…And Here’s To You, Mr. Meyer



(seven out of ten)

What’s the old adage, mothers are here to annoy their children?  I’m pretty sure that’s it.  So was my approach to my mother’s recent trip to New York to visit.  In response, I decided that plenty of booze and good food would make it a bit easier to bear – and, well, interesting.  Thus began our Danny Meyer weekend.

Mr. Meyer, the quintessential NYC restaurateur – with such great restaurants to his credit as Gramercy Tavern, Union Square Café, and, of course, Shake Shack – recently opened his first fully Italian spot, Maialino (Italian for “little pig”).  I’ve received a number of cracks in recent weeks from friends over the pictures I post of New York restaurants as they all seem perpetually glazed in sepia hues.  Maialino is no different.

It is at once rustic and, because of its location – the lobby of the uber-chic Gramercy Park Hotel – trendy; however, the décor is fighting to stave off such a perception.  There is a great deal of exposed wood, reportedly from a razed barn in New Jersey, offset by Tuscan white; there are bench seats, green check table clothes covered in see-through white cloth; wine bottles and empty glass decanters line the walls in reset wooden shelves.  There is also, much to my delight, a charcuterie/cheese station opposite a baked goods/waiter’s station that one must pass to enter the spaces formal dining area.

As homage to the types of Italian standbys the likes of Tony Soprano and his Jersey clan would patronize, the oblong white plates are encircled with a red ribbon and Maialino is inscribed at the plate’s 12 o’clock position.  In addition, my steak knife’s wooden handle was also etched with restaurant’s name; both details make it hard to remember that this place is only two weeks old.  Kitschy but cool.

We were seated promptly 22 minutes after our 9:00 pm reservation time, a kink I’m sure will be ironed out once Mr. Meyer catches wind of it.  We were, however, seated before famous New York dining critic and Top Chef Masters judge Gael Green, so we were pleased with the egalitarian approach and brushed the delay off to popularity.

As for dinner, I’ll be the first to admit that, perhaps because my mother was in tow, I didn’t approach this dinner with the same ferocity and, well, hunger that I have of late.  This undoubtedly skewed my meal and, I’m sure, omitted some truly great options, most notably anything from the menus rather lengthy Salumi (cured meats) section.  Even more disappointing is the fact that I missed with my appetizer choice.  That’s not to say that my roasted artichoke hearts with thick balsamic dipping sauce weren’t delicious, rather, they just seemed to me meant more for a shared appetizer, or as an accompaniment to a better option, say, the octopus, potatoes and arugula, or my mother’s choice: sardines with tossed greens and radicchio.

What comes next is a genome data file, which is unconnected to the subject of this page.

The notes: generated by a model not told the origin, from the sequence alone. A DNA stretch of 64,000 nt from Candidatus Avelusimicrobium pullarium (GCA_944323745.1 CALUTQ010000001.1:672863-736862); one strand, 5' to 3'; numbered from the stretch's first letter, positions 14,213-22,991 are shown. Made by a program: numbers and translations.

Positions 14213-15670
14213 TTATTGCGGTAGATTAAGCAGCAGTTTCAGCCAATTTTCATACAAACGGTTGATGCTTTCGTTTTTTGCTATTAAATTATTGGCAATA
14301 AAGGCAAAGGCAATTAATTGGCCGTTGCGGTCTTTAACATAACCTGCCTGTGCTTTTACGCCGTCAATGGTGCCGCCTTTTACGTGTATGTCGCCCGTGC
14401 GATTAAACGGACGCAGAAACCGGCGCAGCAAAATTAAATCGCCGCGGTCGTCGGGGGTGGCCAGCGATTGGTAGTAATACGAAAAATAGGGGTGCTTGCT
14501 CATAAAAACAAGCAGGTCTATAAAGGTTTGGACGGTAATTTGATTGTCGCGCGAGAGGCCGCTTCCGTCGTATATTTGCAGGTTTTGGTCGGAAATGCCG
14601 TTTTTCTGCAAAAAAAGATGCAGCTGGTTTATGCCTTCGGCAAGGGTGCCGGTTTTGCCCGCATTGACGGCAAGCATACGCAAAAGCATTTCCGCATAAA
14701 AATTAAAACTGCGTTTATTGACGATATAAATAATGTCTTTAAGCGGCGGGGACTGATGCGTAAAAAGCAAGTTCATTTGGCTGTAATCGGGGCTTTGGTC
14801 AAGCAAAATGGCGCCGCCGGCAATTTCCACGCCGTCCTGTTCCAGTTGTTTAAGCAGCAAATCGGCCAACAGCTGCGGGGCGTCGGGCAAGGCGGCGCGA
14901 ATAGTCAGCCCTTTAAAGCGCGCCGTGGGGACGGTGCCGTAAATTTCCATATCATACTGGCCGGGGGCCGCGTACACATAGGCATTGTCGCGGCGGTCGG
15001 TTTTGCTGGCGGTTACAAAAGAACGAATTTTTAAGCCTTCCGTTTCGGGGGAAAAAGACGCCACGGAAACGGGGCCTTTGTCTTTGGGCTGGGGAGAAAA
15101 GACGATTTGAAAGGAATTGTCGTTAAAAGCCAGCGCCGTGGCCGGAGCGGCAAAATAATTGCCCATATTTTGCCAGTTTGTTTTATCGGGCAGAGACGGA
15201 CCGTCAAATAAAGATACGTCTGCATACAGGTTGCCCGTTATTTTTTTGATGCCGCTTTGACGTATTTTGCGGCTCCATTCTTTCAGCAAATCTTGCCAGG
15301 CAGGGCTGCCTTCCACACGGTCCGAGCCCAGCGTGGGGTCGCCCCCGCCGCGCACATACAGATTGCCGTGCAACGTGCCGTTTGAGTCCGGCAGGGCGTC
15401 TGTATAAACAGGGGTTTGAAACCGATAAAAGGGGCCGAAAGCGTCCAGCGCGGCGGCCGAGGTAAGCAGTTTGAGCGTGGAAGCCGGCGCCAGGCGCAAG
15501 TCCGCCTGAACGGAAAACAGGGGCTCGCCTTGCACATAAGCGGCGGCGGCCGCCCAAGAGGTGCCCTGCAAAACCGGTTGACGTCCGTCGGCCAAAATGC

Fried Artichokes & Anchovy Bread Sauce

Christine chose the insalata misticanza, or autumn greens with lemon & olive oil.  A bizarrely simple dish for its $12 price tag, it is exactly as advertised, greens with oil and some lemon juice.

Insalata Misticanza - Autumn Lettuces, Lemon & Olive Oil

I also whiffed and didn’t order a mid-course pasta, a rarity for me and altogether poor form.  My mother, however, did manage to order one and I was very glad she did:  tonnarelli cacio e pepe, or tonnarelli pasta (similar in thickness and length to spaghetti) with pecorino cheese and black pepper.  The pecorino cheese melted so nicely, coating each strand with a shimmer of cheesiness and the sharp, coarsely ground black pepper – a common accent to simple pasta dishes like this – added a worthwhile bite and pleasantly lingering aftertaste that really made me wish I’d have ordered the same.

Tonnarelli Cacio e Pepe

Now, if one has the balls to name a restaurant after a food item, he or she better have the fortitude to back it up with an amazing rendition of the dish.  Moreover, as far as fine dining here in the city goes – I’m exempting Burger King and KFC from this comparison – if you have your namesake item on your menu, the chances are very good that I will be ordering it, just to see if you’re as good as you think and say you are.  For instance, the Strip House has, I feel, the finest strip steak in the city; Shake Shack has, yep, you guessed it, a terrific shake; Burger Joint has…well, you get the idea.

So it was with great excitement that I knew what I would be ordering at Maialino before I ever stepped foot in the place:  the maialino al forno for two.  In fact, the biggest obstacle to ordering this was convincing Christine to take part in it with me, begrudgingly she did and was not at all disappointed, even if she did eat only a quarter as much as I did.

When I placed my entrée order I looked at our waitress and jokingly quizzed her: ‘Is it any good?’ I asked.  Her response:  ‘I recently waited on a very famous chef who ordered it…he said it was the best thing he’d ever eaten.’  Sold.

The maialino al forno comes on a hulking platter, its burnt orange-colored crisp skin bubbled and still crackling.  Bite-sized chunks of potatoes lovingly swimming in the oil still emanating from the little pig’s finely roasted flesh.  A single twig of wilted rosemary the only garnish, its aroma, when combined with the pigs, creates what surely must be what heaven smells like.  This pig is amazing.  In explaining it to a friend I said: imagine the best fall-off-the-bone ribs you’ve ever had, now multiply it times five.  It’s that good.  The brined skin protecting the meat through whatever process it goes through makes for some of the most succulent, flavorful and, yes, fatty pork I’ve ever eaten.  Much like the hash browns that accompany so many steaks, the potatoes make for the perfect addition to the plate, crumbling easily with just the slightest pressure and packed with butter – delicious.